Sunday, June 26, 2011

Timmy and Pat

I was trying to figure out why Tim Howard sincerely believed that the Gold Cup post-game ceremony had been conducted entirely in Spanish, and why so many English-speaking reporters didn't remember that the master of ceremonies of the trophy presentation, Fernando Fiore, had in fact spoken both Spanish and English throughout.

Here's my take. The reporters in the pressbox were busy writing up stories, and the ones who spoke English were no doubt mostly focused on Team USA's collapse of allowing four unanswered goals. They weren't inclined to listen carefully to a noisy, echoing announcer.
Howard, for his part, had personally suffered those four goals. He was probably emotional and not thinking clearly. He may have heard Fiore's thick Spanish accent and nothing else, even words in English.

When I first moved to Los Angeles, I lived near the Beverly/Vermont subway station (Yes, LA has a subway, albeit a small one). Pat, an Irish-American girl from Chicago who lived in my apartment complex, was always nervous about walking around the neighborhood, partly because she stood out with her blonde hair and green eyes. She'd wait to run errands with someone she knew. One day, we were walking to the subway station together, with plans to visit a jazz club in Hollywood. A Hispanic man whistled at us from across the street. We ignored him and kept moving. He yelled derisively at us as we continued down the sidewalk, and Pat clutched at my arm.

"Oh Andrea," she said, knowing I spoke Spanish. "Is he following us? What did he say?"

I stared at her. "Pat, he said, 'Go to hell, stupid lesbians.' He said it in English. You didn't hear him? It was pretty loud and clear."

She had heard, but not really. Her nervousness canceled out listening carefully. The man's accented English had registered with her as 'Spanish' and she honestly thought he was speaking in that language, not English at all.

Howard might have preferred someone with a more typical American accent, perhaps, to present the postgame ceremony alongside Fiore, but that didn't happen. But neither did his assertion that the entire event took place in Spanish. Fiore spoke partly in English, but Howard apparently wasn't listening carefully enough to notice.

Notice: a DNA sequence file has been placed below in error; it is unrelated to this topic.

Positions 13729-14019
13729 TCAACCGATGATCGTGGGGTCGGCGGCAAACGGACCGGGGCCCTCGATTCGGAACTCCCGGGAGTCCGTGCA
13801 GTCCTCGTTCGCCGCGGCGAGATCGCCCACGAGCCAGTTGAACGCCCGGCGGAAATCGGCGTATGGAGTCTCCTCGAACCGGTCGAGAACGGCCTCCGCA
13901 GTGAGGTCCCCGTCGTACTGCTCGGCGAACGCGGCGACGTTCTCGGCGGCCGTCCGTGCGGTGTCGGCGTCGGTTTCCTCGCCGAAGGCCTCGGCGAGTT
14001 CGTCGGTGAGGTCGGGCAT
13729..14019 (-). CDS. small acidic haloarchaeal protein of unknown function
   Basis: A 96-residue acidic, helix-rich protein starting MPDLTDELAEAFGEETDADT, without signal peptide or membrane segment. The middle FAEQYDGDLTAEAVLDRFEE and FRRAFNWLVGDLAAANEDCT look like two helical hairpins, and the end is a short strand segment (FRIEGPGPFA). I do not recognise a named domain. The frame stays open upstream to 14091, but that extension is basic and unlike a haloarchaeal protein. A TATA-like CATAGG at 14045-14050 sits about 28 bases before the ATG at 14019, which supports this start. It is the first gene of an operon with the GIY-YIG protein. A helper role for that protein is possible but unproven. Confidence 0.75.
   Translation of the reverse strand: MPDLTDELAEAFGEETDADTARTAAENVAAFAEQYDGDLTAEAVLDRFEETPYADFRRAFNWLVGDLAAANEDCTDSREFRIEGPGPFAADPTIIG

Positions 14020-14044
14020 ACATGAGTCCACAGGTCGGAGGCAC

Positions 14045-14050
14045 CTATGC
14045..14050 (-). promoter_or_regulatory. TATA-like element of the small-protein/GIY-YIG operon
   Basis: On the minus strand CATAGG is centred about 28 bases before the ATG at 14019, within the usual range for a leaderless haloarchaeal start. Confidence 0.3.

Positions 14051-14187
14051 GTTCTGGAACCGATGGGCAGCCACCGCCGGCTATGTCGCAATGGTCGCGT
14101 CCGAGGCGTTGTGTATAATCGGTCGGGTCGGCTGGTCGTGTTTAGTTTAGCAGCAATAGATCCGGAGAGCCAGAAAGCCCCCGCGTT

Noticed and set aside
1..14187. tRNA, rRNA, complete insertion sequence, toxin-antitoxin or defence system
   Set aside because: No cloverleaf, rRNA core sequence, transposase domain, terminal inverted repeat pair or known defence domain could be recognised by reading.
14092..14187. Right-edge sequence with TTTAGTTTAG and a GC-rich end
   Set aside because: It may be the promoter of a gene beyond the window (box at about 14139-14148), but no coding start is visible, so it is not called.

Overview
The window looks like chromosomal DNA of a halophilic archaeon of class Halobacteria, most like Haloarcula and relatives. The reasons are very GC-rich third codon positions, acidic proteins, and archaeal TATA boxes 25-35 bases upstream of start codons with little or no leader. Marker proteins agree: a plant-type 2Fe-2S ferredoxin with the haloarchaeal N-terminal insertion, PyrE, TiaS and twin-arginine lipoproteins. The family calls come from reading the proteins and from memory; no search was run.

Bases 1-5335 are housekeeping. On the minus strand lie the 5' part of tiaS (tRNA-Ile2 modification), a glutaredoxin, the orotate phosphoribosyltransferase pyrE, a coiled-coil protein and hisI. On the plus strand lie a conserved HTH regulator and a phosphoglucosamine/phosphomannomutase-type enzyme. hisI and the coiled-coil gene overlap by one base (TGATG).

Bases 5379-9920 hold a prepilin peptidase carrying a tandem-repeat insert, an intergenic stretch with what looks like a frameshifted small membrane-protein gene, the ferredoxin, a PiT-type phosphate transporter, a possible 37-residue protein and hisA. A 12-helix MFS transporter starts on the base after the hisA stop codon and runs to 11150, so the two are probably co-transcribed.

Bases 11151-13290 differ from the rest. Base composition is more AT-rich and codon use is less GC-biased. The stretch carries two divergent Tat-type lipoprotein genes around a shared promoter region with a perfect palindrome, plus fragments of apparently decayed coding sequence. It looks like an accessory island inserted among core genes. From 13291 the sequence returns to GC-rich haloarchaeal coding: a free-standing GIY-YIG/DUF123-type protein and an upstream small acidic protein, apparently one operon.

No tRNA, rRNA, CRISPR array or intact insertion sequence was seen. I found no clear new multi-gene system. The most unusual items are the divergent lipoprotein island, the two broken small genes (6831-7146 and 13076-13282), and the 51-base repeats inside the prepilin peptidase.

Paul Poenicke said...

A.C., you're right on about this one. I think Timmy was just angry about his performance and the loss against Mexico; no racism was suggested, although the quote, take out of context, could suggest so. Timmy should come out and explain his comments so that no one can conclude such things. In a nation where Spanish may be the national language in about fifty years, I think such a comment would be classy and help overcome any potential wounds between the US and its latin fans. After watching that game,the US needs more interaction with its non-European fan and talent base, not less. Frankly, Bill Plaschke's "take" on the game was about as racially offputting as Timmy's comment--beyond the fact that it could have been produced by an undergrad journalist student.

ChelseaMatt said...

Plaschke's take was not racist. I think you're commenting accurately on Tim Howard's sensitivities without the ability to recognize your own. It's troubling to see so may Americans rooting against the USA, especially if you're not versed in the sport, as Plaschke is not.

ChelseaMatt said...

I enjoy your commentary, though, please don't stop on my account